There is a method in the madness
“There is a pleasure in being mad which none but madmen know.” – Saul Bellow, VBQ, p. 147.
There is a great deal of profit in sending “crazy bills, which the senders and the FG know too well.
It will be difficult to believe that the FG which gave birth to DisCos, and established a toothless agency to mediate between the millions of cheated customers and the DisCos, was not aware that they were setting up catch-weight contests in which each individual customer faces a giant company – with all his rights to fairness removed. The FG knows it; the DisCos also know it. So, they exploit the situation to the fullest.
To begin with, there is no such thing as a “crazy bill”. We dignify fraudulent bills by calling them “crazy” – as if a computer or a staff of the DisCo goes haywire and sends bills in error. The truth is more shocking.
In every billing unit, a few clear-eyed and absolutely sane individuals sit and determine how much each of us will be charged. Almost all the time, it has nothing to do with how much we actually consumed. Here is how the swindle works.
At the end of the month, each DisCo receives a bill from the Generating Units for the megawatts of power supplied to it. The DisCo allocates the total amount to each of its operating units.
Each unit deducts from the total all payments received from prepaid meters. The balance is then distributed among those without prepaid meters. The consumption figure recorded on every customer’s bill has no basis in reality; it is just assigned in order to distribute the charges arbitrarily to consumers and to pursue fictitious claims. Below are some of the methods adopted by DisCos to deliberately cheat customers.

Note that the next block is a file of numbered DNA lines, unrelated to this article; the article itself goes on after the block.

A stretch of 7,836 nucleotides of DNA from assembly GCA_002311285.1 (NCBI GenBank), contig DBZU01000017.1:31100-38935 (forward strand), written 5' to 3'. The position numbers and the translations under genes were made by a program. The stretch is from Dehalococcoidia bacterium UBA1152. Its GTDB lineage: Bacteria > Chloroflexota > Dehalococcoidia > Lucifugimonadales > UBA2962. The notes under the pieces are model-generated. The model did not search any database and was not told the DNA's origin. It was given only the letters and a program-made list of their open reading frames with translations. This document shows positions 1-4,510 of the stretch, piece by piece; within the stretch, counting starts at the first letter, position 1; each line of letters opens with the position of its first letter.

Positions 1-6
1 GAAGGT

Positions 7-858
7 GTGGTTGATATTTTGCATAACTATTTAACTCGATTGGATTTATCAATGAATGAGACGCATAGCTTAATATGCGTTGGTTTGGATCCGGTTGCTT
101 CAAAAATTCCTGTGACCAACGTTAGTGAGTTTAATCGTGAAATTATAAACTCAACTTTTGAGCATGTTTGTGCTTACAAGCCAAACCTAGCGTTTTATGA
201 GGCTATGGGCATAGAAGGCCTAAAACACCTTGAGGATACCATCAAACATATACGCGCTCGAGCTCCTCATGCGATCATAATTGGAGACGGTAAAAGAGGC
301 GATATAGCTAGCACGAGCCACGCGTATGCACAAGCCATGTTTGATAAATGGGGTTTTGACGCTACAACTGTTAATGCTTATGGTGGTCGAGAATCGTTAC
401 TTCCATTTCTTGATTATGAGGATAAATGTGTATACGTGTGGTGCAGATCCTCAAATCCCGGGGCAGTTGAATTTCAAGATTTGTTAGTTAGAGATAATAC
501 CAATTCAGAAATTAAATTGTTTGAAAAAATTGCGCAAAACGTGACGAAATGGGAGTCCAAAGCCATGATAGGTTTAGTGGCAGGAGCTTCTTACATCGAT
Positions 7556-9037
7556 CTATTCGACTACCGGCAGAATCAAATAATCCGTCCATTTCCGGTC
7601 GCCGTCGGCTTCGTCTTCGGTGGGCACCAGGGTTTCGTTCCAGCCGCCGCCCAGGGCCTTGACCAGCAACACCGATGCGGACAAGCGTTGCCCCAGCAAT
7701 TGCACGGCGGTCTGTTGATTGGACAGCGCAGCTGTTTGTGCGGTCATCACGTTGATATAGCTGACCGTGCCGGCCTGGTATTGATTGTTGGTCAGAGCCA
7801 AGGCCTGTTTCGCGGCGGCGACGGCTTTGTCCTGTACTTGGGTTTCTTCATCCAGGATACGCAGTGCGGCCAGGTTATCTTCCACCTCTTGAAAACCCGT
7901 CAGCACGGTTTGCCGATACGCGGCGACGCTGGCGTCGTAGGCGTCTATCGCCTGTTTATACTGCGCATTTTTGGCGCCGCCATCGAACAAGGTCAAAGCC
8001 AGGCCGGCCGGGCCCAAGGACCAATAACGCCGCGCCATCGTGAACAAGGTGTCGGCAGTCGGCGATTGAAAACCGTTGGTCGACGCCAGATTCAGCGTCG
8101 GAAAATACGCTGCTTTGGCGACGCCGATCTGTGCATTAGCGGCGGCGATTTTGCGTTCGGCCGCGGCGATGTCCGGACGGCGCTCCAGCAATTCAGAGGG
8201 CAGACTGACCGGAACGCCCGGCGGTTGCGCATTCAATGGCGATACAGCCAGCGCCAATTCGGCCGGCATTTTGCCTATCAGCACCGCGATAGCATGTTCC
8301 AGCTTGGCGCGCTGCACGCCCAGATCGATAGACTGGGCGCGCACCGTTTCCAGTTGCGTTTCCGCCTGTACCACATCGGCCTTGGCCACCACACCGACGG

A. Exceeding the Nigerian Electricity Regulatory Commission, NERC, approved maximum charges.
Even the guidelines, the maximum consumption approved for consumers in each unit by NERC are disregarded if it pleases the officials of the DisCos. Thus, in December, a three bedroom bungalow, with four residents – three working and one baby – received a bill for consuming 1144KWH.
That was 184KWH more than the maximum 960KWH approved for the area. The bill was N36,969.65. Even the 960KWH represents the maximum; not the mandatory charge. The biggest building in the same area is a four-storey residential tower with 42 rooms and over 240 residents.
That unit should attract the maximum 960KWH charge. No honest business person can argue that the bungalow and the biggest building should be charged for 960KWH – let alone billing one for 1144KWH of power consumed.
B. Charges made without stating units consumed.
Furthermore, August bill for the bungalow was N11,423.85 – without stating the consumption. This is akin to a customer going to a filling station; and being asked to pay N11,000 without telling the customer how many litres amounted to N11,000.
The stunt – charges without disclosing units consumed — was again repeated in September – when a bill for N14,639.45 was presented.
C. Unsubstantiated claims for arrears.
In March last year, a customer who has paid his bills fully, suddenly received a demand for payment of arrears for N22,624.60. Letters sent to the Customer Service Manager and copied to the Managing Director have not been acknowledged; not to talk of taking action.
The protest letter accused the DisCos of fraudulent billing. It is doubtful if any CEO of any other company will allow his company to be branded that way and fail to take action. Only a DisCo MD can ignore such a charge.
We have in Nigeria today an important sector which is not serving us at all.
It is better to admit that privatisation has failed in this sector.